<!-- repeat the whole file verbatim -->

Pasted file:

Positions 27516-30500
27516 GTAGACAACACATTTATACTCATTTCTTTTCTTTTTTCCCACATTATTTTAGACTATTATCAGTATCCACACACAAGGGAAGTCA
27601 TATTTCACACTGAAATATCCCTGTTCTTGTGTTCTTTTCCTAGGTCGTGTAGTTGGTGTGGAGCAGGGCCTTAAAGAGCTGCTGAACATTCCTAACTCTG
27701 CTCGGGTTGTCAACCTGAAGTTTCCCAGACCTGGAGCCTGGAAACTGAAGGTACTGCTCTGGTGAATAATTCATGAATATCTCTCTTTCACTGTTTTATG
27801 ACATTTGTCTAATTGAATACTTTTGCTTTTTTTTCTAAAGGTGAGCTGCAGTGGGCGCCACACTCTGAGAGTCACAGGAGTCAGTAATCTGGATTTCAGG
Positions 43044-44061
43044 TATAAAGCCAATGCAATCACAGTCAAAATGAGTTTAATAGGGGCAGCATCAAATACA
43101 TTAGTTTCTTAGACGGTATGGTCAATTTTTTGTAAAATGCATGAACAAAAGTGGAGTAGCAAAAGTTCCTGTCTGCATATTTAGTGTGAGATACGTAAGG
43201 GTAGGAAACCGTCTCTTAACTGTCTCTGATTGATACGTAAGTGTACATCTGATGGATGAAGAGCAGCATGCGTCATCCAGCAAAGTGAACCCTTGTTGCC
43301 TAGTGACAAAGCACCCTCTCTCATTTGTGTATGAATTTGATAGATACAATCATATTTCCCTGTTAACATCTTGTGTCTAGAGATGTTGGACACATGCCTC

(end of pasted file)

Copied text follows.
Positions 27516-30500
27516 GTAGACAACACATTTATACTCATTTCTTTTCTTTTTTCCCACATTATTTTAGACTATTATCAGTATCCACACACAAGGGAAGTCA
27601 TATTTCACACTGAAATATCCCTGTTCTTGTGTTCTTTTCCTAGGTCGTGTAGTTGGTGTGGAGCAGGGCCTTAAAGAGCTGCTGAACATTCCTAACTCTG
27701 CTCGGGTTGTCAACCTGAAGTTTCCCAGACCTGGAGCCTGGAAACTGAAGGTACTGCTCTGGTGAATAATTCATGAATATCTCTCTTTCACTGTTTTATG
27801 ACATTTGTCTAATTGAATACTTTTGCTTTTTTTTCTAAAGGTGAGCTGCAGTGGGCGCCACACTCTGAGAGTCACAGGAGTCAGTAATCTGGATTTCAGG
Positions 43044-44061
43044 TATAAAGCCAATGCAATCACAGTCAAAATGAGTTTAATAGGGGCAGCATCAAATACA
43101 TTAGTTTCTTAGACGGTATGGTCAATTTTTTGTAAAATGCATGAACAAAAGTGGAGTAGCAAAAGTTCCTGTCTGCATATTTAGTGTGAGATACGTAAGG
43201 GTAGGAAACCGTCTCTTAACTGTCTCTGATTGATACGTAAGTGTACATCTGATGGATGAAGAGCAGCATGCGTCATCCAGCAAAGTGAACCCTTGTTGCC
43301 TAGTGACAAAGCACCCTCTCTCATTTGTGTATGAATTTGATAGATACAATCATATTTCCCTGTTAACATCTTGTGTCTAGAGATGTTGGACACATGCCTC